Red Lake Nation News - Babaamaajimowinan (Telling of news in different places)

Indian Country nearly locked out of U.S. Supreme Court hearing

Infighting among tribal attorneys led to game of chance


April 20, 2021

President Jonathan Nez of the Navajo Nation, seated, takes part in a gaming compact signing ceremony in Phoenix, Arizona, on April 15, 2021. The Navajo Nation is part of CARES Act litigation before the U.S. Supreme Court. Photo: Navajo Nation Office of President and Vice President

A long-running dispute over COVID-19 relief for tribal governments is finally before the nation's highest court but Indian Country almost lost out on the chance to present their side due to infighting among attorneys involved in the case.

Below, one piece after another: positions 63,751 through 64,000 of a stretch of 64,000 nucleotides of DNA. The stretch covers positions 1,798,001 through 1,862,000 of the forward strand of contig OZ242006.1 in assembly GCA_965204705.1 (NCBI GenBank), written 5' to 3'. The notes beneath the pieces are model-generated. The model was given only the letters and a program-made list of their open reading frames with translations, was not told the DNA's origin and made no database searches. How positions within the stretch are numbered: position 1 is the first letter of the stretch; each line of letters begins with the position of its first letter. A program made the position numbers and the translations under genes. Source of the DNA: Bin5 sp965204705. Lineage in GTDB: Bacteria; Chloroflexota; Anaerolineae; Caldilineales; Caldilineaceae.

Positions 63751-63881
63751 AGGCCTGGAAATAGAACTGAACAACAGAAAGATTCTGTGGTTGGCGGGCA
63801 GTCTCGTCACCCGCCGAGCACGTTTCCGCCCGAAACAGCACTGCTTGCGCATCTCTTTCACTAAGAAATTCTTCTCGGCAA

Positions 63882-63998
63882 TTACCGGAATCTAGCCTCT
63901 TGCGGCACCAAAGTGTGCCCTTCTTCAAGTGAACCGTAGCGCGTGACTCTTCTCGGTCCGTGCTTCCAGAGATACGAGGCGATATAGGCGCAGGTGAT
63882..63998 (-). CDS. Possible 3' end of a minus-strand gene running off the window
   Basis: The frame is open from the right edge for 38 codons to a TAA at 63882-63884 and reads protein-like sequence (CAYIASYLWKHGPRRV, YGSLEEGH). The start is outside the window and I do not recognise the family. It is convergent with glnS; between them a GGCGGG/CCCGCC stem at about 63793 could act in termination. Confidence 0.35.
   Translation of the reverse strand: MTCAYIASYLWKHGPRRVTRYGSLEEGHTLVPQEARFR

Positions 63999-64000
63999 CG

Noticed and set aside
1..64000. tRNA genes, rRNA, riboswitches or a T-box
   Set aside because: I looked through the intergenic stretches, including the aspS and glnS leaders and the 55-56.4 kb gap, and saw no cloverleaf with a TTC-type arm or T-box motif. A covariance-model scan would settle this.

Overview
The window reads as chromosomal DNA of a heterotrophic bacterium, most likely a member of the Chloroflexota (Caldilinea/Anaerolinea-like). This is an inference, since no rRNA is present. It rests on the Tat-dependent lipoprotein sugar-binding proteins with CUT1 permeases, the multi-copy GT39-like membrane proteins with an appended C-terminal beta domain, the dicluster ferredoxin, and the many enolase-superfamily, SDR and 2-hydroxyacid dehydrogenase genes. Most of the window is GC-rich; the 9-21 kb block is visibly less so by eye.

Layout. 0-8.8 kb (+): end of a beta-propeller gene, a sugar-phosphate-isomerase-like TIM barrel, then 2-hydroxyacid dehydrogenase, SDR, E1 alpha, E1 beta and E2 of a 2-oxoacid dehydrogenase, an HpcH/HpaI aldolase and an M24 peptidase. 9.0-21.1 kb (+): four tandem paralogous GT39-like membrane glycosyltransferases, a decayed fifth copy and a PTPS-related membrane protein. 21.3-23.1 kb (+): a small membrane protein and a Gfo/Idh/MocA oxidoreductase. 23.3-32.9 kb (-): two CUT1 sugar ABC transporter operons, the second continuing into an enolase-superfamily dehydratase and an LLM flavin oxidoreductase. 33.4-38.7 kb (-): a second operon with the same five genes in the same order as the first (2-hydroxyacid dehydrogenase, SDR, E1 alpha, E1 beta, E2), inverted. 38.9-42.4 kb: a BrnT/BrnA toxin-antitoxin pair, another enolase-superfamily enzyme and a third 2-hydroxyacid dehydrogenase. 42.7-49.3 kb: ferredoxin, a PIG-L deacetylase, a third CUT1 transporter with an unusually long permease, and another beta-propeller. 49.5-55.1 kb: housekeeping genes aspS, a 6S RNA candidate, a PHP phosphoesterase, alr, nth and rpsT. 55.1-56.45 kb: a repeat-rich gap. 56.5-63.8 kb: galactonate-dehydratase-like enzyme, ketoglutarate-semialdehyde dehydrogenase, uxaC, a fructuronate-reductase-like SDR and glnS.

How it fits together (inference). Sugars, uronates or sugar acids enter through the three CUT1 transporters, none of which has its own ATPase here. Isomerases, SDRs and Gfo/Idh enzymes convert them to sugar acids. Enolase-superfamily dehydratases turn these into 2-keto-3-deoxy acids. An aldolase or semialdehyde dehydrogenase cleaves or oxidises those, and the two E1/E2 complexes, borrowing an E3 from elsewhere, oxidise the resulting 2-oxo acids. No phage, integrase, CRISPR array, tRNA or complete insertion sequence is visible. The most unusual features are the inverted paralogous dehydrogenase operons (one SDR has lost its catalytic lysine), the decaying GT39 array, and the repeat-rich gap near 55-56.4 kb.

With the coronavirus still having disproportionate impacts on American Indians and Alaska Natives, tribes remain united on the central issue in the matter. They contend that $8 billion from the Coronavirus Aid, Relief and Economic Security Act, also known as the CARES Act was intended for sovereign Indian nations, rather than for-profit Alaska Native corporations (ANCs).

Yet on the eve of oral arguments in Yellen v. Confederated Tribes of the Chehalis Reservation and Alaska Native Village Corporation Association v. Confederated Tribes of the Chehalis Reservation, attorneys representing the dozen-plus tribal plaintiffs were still at odds over who was going to present the case. The disagreement became so bitter that one tribal leader warned that the U.S. Supreme Court was going to hear arguments on Monday morning without even bothering to let Indian Country have its say.


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